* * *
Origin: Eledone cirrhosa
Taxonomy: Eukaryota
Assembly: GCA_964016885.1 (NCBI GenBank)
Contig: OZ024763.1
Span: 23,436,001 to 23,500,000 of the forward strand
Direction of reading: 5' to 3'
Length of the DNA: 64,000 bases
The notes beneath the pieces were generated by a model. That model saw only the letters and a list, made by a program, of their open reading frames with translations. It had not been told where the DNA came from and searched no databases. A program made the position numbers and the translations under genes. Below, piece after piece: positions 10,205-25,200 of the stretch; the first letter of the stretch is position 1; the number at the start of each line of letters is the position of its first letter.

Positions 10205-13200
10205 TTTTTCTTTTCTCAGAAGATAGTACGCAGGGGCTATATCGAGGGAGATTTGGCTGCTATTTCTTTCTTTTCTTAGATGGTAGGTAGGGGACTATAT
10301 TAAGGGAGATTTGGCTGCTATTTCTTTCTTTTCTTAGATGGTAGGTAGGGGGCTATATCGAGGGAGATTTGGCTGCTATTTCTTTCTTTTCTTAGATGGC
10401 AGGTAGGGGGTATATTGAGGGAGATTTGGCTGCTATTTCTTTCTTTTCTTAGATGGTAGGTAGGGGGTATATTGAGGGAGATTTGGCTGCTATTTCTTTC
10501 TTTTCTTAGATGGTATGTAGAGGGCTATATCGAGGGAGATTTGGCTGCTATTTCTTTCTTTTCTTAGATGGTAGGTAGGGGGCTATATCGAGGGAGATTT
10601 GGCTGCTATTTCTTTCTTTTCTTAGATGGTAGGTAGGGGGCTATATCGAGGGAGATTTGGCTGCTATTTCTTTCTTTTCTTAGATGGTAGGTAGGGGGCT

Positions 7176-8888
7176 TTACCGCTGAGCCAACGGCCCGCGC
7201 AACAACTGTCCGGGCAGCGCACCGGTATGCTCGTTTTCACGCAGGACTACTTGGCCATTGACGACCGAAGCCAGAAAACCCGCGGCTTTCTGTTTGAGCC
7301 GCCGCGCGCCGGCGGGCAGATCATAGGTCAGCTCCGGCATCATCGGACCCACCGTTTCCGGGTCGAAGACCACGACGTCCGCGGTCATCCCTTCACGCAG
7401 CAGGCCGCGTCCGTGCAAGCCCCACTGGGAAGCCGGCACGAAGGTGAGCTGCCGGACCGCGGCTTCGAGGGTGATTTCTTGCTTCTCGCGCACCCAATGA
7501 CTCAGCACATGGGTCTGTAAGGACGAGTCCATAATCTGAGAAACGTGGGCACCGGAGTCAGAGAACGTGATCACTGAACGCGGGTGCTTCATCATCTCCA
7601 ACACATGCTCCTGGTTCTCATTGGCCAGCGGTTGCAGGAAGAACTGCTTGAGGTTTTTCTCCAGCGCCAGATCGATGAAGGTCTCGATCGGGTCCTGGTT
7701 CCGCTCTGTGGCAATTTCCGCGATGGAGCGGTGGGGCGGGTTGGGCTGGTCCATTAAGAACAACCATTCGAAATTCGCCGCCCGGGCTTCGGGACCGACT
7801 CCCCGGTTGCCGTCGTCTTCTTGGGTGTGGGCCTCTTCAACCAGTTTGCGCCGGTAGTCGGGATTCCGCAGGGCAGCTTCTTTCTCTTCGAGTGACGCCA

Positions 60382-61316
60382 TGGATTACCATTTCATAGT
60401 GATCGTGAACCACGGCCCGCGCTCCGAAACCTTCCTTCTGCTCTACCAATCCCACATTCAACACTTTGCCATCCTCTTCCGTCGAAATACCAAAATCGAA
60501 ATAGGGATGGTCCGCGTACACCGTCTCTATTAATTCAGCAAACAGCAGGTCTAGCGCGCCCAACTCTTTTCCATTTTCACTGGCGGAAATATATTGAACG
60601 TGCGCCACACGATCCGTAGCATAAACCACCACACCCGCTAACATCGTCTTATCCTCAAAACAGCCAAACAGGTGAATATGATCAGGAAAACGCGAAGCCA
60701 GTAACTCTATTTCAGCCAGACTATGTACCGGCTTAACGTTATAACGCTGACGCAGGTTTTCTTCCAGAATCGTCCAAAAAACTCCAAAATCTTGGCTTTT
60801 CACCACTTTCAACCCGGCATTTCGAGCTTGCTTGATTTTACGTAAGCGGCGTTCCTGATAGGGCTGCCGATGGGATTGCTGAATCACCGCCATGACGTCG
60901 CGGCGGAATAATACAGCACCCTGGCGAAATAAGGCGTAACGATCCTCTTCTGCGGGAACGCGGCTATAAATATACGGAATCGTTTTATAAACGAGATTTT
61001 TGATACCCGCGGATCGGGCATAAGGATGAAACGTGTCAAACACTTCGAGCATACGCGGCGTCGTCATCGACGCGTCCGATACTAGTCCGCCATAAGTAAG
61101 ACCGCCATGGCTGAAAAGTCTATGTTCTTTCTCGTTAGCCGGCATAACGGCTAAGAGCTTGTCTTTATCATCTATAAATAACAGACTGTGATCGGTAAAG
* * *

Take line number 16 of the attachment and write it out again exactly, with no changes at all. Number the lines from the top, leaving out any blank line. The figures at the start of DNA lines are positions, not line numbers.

7176 TTACCGCTGAGCCAACGGCCCGCGC